Multiple-Choice Questioning as a Valuable Learning Opportunity

Multiple-choice quizzes are somewhat polarizing in education. Most teachers either love them or hate them. Some see these questions as a way to assess student learning while also providing options. Others believe multiple-choice questions are not very valid or reliable because students are able to guess and may be given credit for information they really did not know. And, to be honest, I see both sides of the argument. In my classroom, I want to provide efficient and effective instruction. By that, I mean, I want to use methods that most clearly present the information to the students for understanding. After instruction, I want to provide many opportunities (at varying time delays) for students to access and retrieve that information during assessment. At its simplest, class time is spent either trying to get ‘information in’ or ‘information out’. 

I want the ‘information out’ stage of class to be as honest as possible for my students and myself. No one is assisted by an assessment that does not accurately evaluate student knowledge. So, I understand why some don’t appreciate the multiple-choice question. I’m sure we’ve all been in a situation where we haven’t known the answer to a question, so we just guess…and, perhaps, 25% of the time we get it right without actually knowing the answer. That is why I created the template below in an attempt to curtail this sort of profit by guessing. This requires students choose the correct answer, like a traditional multiple-choice question, but  students are then tasked with cognitively interacting with all distractors.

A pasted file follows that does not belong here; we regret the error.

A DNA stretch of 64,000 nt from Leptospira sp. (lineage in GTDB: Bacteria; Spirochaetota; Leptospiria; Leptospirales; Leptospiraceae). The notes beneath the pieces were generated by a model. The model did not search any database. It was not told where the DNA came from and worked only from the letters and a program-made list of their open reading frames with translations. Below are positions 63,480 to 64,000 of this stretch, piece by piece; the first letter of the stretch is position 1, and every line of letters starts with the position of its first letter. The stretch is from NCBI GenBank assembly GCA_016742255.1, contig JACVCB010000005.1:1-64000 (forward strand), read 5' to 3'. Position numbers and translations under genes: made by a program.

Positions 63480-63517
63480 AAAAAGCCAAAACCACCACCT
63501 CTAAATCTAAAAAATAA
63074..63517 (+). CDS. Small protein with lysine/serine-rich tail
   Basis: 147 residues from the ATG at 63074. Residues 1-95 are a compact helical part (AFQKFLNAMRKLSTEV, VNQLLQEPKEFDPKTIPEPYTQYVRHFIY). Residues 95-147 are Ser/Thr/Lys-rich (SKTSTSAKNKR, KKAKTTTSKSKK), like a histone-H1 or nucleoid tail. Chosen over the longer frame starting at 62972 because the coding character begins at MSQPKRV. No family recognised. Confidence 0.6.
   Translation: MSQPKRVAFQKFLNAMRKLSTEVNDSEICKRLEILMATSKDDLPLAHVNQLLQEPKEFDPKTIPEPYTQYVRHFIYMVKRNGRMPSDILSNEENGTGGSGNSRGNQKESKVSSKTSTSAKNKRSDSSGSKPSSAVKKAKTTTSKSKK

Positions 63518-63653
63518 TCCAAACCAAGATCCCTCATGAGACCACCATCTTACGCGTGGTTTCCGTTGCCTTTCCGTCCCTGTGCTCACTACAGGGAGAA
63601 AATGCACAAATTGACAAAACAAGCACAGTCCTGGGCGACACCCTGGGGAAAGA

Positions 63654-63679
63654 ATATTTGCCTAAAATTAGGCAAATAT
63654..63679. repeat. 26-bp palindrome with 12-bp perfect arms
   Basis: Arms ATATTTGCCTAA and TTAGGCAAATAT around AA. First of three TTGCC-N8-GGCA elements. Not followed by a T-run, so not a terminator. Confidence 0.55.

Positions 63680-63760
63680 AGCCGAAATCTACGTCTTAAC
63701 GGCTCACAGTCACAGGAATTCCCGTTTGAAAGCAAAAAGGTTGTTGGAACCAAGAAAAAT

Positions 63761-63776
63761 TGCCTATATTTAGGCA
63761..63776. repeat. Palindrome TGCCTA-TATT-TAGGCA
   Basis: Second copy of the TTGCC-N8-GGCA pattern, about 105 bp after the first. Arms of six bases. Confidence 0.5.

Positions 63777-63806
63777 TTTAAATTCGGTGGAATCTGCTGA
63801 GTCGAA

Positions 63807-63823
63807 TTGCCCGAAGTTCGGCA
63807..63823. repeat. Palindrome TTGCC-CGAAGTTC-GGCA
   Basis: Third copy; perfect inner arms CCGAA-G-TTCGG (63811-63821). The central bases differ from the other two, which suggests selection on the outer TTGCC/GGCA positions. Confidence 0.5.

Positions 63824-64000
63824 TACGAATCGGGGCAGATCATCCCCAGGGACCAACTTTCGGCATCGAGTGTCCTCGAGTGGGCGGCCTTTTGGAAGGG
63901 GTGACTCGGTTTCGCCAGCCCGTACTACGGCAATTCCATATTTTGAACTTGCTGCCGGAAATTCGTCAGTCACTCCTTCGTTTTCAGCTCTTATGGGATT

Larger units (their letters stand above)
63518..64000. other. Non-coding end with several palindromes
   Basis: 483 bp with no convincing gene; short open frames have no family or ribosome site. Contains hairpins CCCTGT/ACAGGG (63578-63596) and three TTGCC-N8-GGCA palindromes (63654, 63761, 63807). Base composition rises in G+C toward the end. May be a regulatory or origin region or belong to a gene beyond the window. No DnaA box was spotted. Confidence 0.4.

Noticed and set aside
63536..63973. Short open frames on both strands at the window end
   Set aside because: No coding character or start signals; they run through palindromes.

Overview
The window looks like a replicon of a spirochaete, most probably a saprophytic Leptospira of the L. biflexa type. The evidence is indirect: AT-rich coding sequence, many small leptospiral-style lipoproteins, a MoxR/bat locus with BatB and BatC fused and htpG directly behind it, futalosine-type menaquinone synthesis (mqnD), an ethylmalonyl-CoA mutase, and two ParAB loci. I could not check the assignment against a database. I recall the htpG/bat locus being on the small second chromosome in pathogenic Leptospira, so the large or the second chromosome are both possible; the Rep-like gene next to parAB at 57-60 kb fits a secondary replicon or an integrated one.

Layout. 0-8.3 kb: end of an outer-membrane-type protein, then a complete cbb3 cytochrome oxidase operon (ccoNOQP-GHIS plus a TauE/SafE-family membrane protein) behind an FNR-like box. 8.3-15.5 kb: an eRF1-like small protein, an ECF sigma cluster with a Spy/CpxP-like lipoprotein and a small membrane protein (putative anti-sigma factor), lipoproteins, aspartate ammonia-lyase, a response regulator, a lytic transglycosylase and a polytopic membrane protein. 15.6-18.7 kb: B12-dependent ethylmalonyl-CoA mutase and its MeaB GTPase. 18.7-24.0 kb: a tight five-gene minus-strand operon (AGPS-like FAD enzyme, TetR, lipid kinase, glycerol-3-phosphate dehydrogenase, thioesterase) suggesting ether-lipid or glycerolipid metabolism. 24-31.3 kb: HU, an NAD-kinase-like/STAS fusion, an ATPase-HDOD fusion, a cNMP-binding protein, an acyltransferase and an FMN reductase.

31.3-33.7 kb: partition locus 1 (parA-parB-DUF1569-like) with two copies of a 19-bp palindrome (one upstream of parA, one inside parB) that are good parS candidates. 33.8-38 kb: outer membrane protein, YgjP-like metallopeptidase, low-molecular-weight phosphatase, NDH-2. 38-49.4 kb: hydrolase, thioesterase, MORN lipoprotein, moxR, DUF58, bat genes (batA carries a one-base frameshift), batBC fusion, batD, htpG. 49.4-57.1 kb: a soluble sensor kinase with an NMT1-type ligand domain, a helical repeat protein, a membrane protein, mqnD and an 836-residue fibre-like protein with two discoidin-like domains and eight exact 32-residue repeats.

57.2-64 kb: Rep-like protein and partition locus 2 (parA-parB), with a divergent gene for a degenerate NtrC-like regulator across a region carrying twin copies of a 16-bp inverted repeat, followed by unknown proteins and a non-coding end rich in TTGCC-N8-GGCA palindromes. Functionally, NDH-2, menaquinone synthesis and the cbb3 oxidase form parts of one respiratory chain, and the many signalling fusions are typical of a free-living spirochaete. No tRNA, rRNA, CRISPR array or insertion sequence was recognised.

But maybe my worries about multiple-choice questions has been unfounded. A paper by Little, Bjork, and Bjork (1) put some of the critiques to the test. 

“Critics have argued that multiple-choice tests are less effective as learning events than cued-recall or short-answer tests are because they present the correct answer among the alternatives, thereby bypassing the need for retrieval and allowing test takers to rely on recognizing the correct answer.”

But is this actually the case?

Little, Bjork, and Bjork experimented with a goal of discovering whether multiple-choice questions, when written with proper incorrect alternatives, can actually task students with using retrieval that increases more than just the later recall of correct answers and their associated information. Can these questions amplify the recall of initially incorrect alternatives when they are the correct answer on later recall tests?

In other words, if ‘B’ is the correct answer, but students have also considered alternatives ‘A’, ‘C’, and ‘D’ before choosing ‘B’, is that better for remembering all answer choices (A-D) on a later assessment? This is in opposition to the thought that recall questions (fill-in-the-blank, short answer, essay, et cetera) are better for retention of material because these style questions provide no help. Multiple-choice questions may be better for study because they stimulate more thought about more material, with the caveat that all alternatives must be competitive and realistic options…and, believe me, I understand that this is much easier said than done. 

So, what did the researchers find? Their evidence not only supports the hypothesis that multiple-choice questions with competitive alternatives can require retrieval (rather than just recognition), but also substantiate the idea that these questions improve retrieval of material associated with the incorrect alternatives. These results contradict what many believe about the legitimacy of multiple-choice questions as study aids. It would seem that these questions, with more alternatives, actually can promote more cognition of material.